World Wars I and II gave nationalisma very bad reputation. Te institutionsthat grew out o World War II sought toprevent the worst results o nationalisticpolicies in military, economic, andpolitical domains. NAO collectivized thedeense o Western Europe. TeBretton Woods structures aimed topromote trade and development throughmultilateral institutions. Te UnitedNations sought to collectivize politicaldecision-making where possible. In allcases, nations reserved key decision-making authority or themselves whilecommitting to cooperative eorts toreach common goals.One project, European integration, grewrom the Coal and Steel Community intoone o the most ambitious transnationalprojects in history, the European Union.Te original objective was to remove theeconomic component o the “Germanproblem” and allow Germany and itsneighbors, especially France, to live andprosper together peaceully. It did notintend to eliminate the nation-state, butit sought to temper the worst outcomeso nationalistic competition on economicterrain.NAO was established in the military sphere, as a response to Soviet intentionsin Europe as demonstrated in Berlin,Czechoslovakia, and elsewhere. Europe’spostwar weakness meant that Americanleadership and capacity would be neededto resist Soviet military expansion andpressure. NAO linked Western Europeanand American security, including Amer-ica’s nuclear guarantee, through sharedrisks and burdens on the part o all allies.Individual nations retained responsibility or their own deense establishments. Butby collectivizing national deense com-mitments under the Washington reaty (especially Article V), NAO eectively denationalized military purposes.Other institutions in all domains removedsome o the traditional authority o theEuropean nation-states, as well. Forexample, the European Court o Justice,established in 1952, plays a signicantrole in shaping judiciary review o national compliance with European laws.But the trend away rom nationalizationis now in reverse, in several importantareas. First, in economic policy, nationalapproaches prevail. Philip Stephens o the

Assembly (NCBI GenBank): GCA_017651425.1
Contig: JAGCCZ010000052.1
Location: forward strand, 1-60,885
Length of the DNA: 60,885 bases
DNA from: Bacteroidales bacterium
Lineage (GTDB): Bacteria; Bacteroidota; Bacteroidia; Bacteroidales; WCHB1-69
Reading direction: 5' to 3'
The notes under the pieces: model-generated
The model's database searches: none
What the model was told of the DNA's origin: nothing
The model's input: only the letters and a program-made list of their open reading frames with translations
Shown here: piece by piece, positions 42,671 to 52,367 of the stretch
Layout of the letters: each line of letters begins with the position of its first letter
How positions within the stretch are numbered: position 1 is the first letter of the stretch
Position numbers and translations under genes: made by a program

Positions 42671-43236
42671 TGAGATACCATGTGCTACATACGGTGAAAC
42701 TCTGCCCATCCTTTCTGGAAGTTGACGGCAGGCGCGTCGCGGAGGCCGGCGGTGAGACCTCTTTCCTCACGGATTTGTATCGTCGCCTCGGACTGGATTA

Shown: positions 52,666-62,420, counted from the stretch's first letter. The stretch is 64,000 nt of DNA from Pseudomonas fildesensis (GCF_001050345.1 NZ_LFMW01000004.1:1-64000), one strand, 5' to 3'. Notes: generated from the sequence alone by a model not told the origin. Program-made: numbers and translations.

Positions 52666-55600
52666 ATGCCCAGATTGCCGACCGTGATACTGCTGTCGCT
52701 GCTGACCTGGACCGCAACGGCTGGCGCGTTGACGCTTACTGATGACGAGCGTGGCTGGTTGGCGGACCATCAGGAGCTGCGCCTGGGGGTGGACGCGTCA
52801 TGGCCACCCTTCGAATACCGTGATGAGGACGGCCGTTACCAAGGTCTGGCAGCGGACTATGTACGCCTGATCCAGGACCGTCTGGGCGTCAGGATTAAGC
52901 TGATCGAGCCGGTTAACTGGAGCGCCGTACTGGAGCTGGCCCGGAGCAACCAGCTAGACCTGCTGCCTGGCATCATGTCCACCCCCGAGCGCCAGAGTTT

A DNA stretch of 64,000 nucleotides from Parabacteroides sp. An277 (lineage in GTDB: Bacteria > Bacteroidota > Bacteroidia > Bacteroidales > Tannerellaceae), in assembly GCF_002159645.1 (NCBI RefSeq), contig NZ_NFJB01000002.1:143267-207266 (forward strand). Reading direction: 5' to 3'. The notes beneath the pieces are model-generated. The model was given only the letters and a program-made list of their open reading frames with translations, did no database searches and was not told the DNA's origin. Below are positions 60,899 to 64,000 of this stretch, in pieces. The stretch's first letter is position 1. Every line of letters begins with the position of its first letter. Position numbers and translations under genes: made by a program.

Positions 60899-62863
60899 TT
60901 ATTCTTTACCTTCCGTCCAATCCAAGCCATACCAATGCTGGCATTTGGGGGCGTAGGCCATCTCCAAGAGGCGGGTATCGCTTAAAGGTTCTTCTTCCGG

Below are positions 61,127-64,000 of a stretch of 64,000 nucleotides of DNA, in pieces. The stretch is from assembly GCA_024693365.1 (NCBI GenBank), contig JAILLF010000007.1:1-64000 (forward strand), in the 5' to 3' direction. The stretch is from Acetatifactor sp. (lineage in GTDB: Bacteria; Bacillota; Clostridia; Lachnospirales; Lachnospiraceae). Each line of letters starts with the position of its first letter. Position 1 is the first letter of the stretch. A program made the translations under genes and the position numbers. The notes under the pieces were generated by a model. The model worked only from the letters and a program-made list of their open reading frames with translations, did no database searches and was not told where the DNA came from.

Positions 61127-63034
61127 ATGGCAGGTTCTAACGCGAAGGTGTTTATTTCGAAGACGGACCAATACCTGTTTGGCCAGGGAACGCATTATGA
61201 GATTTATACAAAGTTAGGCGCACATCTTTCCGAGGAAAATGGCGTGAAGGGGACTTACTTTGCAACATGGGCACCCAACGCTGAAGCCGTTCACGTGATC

Financial Times